Each part of the soul has its own desire: the appetitive part for the pleasures of eating, drinking, and sex; the spirited (or thymotic) part for honour or the respect of its peers; and the intelligent part for knowledge and understanding.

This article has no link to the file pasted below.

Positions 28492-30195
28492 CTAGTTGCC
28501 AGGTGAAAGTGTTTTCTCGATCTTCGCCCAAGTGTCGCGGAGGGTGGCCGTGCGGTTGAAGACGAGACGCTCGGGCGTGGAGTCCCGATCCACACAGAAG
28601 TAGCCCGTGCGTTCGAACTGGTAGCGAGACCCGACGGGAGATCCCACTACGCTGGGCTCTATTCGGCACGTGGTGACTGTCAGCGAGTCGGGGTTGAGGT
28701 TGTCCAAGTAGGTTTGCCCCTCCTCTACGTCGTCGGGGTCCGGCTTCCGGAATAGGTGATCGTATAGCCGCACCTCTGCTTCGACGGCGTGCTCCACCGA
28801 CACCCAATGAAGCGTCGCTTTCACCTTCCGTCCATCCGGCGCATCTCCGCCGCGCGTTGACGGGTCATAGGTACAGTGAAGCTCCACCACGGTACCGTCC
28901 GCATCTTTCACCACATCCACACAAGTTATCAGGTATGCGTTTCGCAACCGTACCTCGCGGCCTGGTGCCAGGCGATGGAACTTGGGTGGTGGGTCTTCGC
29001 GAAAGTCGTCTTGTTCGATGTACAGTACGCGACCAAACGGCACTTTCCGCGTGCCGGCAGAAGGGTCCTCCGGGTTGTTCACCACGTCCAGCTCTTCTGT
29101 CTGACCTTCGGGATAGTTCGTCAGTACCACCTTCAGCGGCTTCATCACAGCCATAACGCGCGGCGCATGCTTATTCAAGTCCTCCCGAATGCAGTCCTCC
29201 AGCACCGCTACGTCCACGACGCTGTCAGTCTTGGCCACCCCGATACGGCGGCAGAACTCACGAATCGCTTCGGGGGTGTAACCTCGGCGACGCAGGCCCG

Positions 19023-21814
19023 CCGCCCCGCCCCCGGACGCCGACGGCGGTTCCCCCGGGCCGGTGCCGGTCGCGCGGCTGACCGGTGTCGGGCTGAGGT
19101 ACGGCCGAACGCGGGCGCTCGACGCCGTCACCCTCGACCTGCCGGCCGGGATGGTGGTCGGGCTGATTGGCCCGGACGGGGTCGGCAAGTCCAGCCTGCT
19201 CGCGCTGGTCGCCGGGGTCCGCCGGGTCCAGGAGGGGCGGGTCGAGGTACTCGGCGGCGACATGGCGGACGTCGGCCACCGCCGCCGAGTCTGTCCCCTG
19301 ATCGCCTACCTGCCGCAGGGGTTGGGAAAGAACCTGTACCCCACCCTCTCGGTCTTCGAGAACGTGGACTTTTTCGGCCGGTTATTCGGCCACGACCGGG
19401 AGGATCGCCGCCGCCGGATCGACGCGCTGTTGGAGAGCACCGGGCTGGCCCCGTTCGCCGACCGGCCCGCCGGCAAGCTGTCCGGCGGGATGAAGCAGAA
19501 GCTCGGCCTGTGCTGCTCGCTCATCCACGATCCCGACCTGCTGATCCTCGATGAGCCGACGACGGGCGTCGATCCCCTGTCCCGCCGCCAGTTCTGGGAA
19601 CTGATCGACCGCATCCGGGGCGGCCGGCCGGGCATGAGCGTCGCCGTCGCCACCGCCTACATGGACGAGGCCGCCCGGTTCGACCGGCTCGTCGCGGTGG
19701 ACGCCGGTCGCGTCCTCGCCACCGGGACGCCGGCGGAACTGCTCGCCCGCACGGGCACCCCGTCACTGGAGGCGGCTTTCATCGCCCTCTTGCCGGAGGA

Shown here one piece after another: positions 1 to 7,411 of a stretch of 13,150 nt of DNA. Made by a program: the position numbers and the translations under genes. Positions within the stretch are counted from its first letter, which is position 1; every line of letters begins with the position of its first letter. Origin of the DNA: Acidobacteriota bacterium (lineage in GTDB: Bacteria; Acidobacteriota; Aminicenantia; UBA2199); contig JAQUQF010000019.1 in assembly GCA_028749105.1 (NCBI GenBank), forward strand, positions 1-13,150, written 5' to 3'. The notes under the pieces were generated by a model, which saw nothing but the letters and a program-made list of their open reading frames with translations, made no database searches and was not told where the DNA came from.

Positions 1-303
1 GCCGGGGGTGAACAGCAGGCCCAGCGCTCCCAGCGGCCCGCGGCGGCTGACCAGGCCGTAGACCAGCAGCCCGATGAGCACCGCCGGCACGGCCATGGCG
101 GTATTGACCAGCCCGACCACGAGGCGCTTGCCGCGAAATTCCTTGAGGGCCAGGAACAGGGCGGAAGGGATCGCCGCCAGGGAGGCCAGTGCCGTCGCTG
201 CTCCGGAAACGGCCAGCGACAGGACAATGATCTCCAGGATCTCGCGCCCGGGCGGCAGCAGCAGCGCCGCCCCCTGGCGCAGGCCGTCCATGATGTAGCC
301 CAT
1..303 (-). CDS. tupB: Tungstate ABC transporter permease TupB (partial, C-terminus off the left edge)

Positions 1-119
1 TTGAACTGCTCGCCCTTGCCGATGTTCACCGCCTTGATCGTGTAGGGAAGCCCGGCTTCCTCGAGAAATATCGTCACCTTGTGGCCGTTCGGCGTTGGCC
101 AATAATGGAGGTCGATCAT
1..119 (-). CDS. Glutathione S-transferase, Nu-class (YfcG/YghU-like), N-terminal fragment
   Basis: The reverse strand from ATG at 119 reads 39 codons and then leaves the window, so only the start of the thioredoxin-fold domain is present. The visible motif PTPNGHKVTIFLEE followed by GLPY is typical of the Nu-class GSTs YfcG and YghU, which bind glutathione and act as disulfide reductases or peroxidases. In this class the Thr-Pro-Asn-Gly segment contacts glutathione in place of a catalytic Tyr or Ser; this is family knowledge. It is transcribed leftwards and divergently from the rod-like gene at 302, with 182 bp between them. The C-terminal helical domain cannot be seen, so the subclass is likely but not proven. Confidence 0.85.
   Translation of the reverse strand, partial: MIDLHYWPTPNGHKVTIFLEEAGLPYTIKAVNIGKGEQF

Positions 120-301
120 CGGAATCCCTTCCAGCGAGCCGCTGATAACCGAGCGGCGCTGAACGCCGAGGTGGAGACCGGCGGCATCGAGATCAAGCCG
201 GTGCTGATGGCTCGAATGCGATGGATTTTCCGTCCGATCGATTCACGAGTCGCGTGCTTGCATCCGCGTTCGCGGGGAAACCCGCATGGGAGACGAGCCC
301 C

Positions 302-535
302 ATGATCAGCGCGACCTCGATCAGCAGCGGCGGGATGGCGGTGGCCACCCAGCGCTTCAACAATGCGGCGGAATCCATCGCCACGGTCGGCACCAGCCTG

Premodern western philosophers tended to think of objects as causing desire, as when for example we begin to fall in love with another person due to their appearance, the sound of their voice, or even how they smell. This is still a common view of desire, and there must be some truth in the idea that we desire or love things because they are good, admirable, or desirable in themselves. Modern philosophy, however, and psychoanalysis too tend to be averse to such “teleological” explanations. Spinoza sums up the modern view when he argues that we do not desire things because they are good but rather view them as good because we desire them. Desire appears here as a feeling that surges up within us, an impulsion that we experience as internal to ourselves. There is some truth in this view as well. As Freud observed, we cannot flee desire as we might depart a noisy house for a quiet garden; here flight does not avail, and the only way to get rid of desire is to find some way to satisfy it. Thirst, hunger, and sexual desire are basic desires within us from which there is simply no running away. It is, however, central to Freudian psychoanalysis that we can and do seek all kinds of substitutes in order to satisfy our sexual desire or libido. It is a commonplace of psychoanalysis, for example, that human cultural activities can be understood as myriad sublimations of the sex drive.